Military History/Military qualifications and date on honorable discharge papers
Hi Keith: My dad served in WWII …
147th engineer combat battalion.
Date of induction Nov. 27, 1944
Date of departure May 1, 1945 Arrive ETO May 9, 1945
Departure Aug.1 1946 Arrive USA Aug.11, 1946
He was a truck driver, light 345 .
Sadly he passed 1 1/2 years ago and while I have some information from him, theres so many unanswered question that one thinks of when its too late. With that said, I've reached out to several people and have received no answers.
Im hoping you might be the right contact!
For starters, I'd like to know the following:
On his Enlisted Record and Report of Separation Honorable Discharge (number 31) reads Rifle M1 MKM 158 22 Dec 44…..can you explain the MKM 158
I have a photo with his travels but I'd love exact path of his battalion….is this possible to research.
I have info such as his training was at Camp Blanding…Left from Fort Dix on the il de france.
Fought in the Battle of the Bulge…, the "red one" and fought under General Pattons 3rd Army
Id greatly appreciate any information you can provide.
Deborah and (Steven - my bother)
The M1 MKM means he was qualified as a marksman on the M1 Garand Rifle. In basic training after being taught to shoot, they would shoot to qualify. You could shoot a score to qualify from highest to lowest: Expert, Sharpshooter, Marksman. The badge that you were authorized was a Maltese cross beneath which you would hang a weapons bar of those weapons upon which you had qualified.
Your father got into the war relatively late.
His Battalion, landed at Omaha beach in 1944 and suffered pretty heavily. They lost over 45 men before setting foot on the beach on Dog White Beach. they helped capture the town of Vierville and climbed the cliffs of Point du Hoc with the Rangers.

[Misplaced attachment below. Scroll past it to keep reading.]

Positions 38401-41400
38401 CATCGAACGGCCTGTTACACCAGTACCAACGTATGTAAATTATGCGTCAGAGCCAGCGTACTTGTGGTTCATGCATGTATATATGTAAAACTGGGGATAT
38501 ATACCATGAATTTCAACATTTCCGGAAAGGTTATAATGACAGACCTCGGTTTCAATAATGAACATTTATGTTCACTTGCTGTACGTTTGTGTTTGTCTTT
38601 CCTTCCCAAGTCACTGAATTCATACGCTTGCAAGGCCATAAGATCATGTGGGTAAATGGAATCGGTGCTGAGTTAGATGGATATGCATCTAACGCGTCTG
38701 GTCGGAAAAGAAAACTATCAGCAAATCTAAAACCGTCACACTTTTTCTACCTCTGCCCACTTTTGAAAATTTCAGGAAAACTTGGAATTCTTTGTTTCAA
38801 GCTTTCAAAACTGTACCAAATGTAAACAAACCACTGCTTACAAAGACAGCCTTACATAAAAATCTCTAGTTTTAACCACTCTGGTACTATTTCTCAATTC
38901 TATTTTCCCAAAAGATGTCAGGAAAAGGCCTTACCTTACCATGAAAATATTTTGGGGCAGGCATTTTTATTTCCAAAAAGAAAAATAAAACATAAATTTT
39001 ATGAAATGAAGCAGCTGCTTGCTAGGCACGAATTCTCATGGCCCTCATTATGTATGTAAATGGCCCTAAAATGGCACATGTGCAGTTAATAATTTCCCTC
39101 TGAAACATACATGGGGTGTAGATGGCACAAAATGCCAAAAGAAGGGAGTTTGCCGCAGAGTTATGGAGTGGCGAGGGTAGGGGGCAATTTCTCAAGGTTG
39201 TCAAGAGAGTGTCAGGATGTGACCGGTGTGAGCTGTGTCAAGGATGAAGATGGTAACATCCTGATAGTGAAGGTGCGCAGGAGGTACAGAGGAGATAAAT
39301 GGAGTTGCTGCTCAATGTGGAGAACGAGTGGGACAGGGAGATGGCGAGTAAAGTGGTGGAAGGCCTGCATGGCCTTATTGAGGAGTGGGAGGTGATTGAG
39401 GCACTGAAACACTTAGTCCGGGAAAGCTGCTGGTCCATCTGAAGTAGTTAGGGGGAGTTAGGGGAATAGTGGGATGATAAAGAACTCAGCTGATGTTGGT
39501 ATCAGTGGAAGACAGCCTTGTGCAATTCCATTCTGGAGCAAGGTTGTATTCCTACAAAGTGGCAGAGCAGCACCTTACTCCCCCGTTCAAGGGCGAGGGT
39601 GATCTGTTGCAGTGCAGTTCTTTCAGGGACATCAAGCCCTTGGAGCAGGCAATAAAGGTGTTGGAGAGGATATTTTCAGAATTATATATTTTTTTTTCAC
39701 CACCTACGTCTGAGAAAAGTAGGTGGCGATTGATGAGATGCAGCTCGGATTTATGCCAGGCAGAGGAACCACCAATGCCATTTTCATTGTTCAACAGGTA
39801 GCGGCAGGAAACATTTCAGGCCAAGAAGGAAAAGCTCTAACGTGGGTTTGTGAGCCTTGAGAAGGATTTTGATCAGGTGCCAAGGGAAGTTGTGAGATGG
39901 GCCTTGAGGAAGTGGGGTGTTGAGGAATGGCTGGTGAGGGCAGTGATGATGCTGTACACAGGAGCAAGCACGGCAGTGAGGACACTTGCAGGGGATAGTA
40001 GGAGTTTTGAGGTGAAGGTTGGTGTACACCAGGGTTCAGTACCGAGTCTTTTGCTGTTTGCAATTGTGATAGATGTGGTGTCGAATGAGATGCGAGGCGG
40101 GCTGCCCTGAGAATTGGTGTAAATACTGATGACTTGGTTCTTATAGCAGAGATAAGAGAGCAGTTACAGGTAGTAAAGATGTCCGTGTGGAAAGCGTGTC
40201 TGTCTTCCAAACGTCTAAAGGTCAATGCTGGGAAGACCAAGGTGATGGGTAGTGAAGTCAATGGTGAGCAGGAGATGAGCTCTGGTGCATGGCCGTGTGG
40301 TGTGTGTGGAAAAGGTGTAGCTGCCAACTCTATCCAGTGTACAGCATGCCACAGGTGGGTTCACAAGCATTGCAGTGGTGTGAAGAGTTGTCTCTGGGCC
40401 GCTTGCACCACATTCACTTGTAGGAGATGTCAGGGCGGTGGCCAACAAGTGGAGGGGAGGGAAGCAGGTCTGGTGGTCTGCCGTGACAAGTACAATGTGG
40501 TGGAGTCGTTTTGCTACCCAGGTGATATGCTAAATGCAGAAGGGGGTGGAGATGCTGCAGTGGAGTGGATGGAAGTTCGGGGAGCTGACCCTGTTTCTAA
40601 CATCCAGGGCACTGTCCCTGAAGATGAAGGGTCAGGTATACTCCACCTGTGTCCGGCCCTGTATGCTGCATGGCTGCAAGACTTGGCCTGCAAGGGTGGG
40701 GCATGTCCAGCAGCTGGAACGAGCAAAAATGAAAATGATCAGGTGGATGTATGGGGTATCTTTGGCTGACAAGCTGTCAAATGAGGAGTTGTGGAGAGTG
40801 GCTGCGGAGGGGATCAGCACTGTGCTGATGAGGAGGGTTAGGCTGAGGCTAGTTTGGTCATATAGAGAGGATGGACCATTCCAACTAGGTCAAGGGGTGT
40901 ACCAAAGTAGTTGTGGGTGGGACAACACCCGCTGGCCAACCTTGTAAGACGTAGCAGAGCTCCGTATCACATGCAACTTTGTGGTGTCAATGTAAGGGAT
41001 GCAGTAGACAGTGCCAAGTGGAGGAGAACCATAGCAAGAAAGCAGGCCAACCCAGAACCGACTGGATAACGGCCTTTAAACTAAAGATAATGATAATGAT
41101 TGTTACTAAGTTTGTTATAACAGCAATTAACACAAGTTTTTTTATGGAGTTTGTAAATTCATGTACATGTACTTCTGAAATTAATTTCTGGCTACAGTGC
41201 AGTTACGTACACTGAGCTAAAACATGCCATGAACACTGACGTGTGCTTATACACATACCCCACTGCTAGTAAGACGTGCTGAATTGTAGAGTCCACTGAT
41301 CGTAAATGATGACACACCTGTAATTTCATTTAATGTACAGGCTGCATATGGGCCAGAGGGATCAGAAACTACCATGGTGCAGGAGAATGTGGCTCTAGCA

"Activated 29 January 1943 at Camp Swift, Texas as the 1st Battalion, 147th Engineer Combat Regiment. Reorganized and designated 1 April 1943 as Headquarters and Headquarters Company, 147th Engineer Combat Battalion. Departed the New York Port of Embarkation on 8 January 1944 and landed in England on 17 January 1944. Committed to combat in the European Theater of Operations and landed in France on 6 June 1944. The unit was at Bettinghausen, Germany at the end of World War II (15 August 1945 location)."
The bottom line is that the war in Europe ended the day before your father arrived in the continent. May 8th the Germans surrendered. So he would not have see any combat.
He could not have fought in the Battle of the Bulge as that occurred in the winter of 1944.
He didn't get to Europe till the following spring.
If the Battalion ended up in Bettinghausen, the he was attached to the First Army, not the Third, under Patton. The First US Army was under Hodges. Bettinghausen was in the First Army area of operations. Check out the maps in the history document below.
If you look closely at figure 14-15, click on it to enlarge it. Now look along the fold between the two pages. You will see a Town called Paderborn just right of Lippstadt.
Bettinghausen is near there. You can see that the First Army, which had crossed the Rhine at Remagen, encircled the German Army Group B in the Ruhr area and moved north to take Paderborn. All this happened in March-April. Map 24-25 shows the movements in April when they moved to link up with the Russians.
After the surrender, your father's unit was pulled back to Bettinghausen for occupation duty. It might be that there was a German kasern, or army camp there that they occupied.
Sorry to deflate your expectations.
Your father did mostly occupation duty. Its probably a good thing. Late 1944 the army in Europe was losing a lot of men, even after the Battle of the Bulge, pushing the Germans back to where they started cost a lot of lives:
"An official report by the United States Department of the Army lists 108,347 casualties, including 19,246 killed, 62,489 wounded, and 26,612 captured or missing. A preliminary Army report restricted to the First and Third U.S. Armies listed 75,000 casualties (8,400 killed, 46,000 wounded and 21,000 missing). The Battle of the Bulge was the bloodiest battle for U.S. forces in World War II."
So it is lucky your father missed it. The Army in Europe was starved for replacements so since the German Air force was non-existent anymore, they took all the soldiers assigned to anti aircraft units and made the Infantry. Any non-essential manpower was put in the Infantry so short on replacements were they.
So if he had not come in late in the war as he did, it is likely you might not be here to learn about it.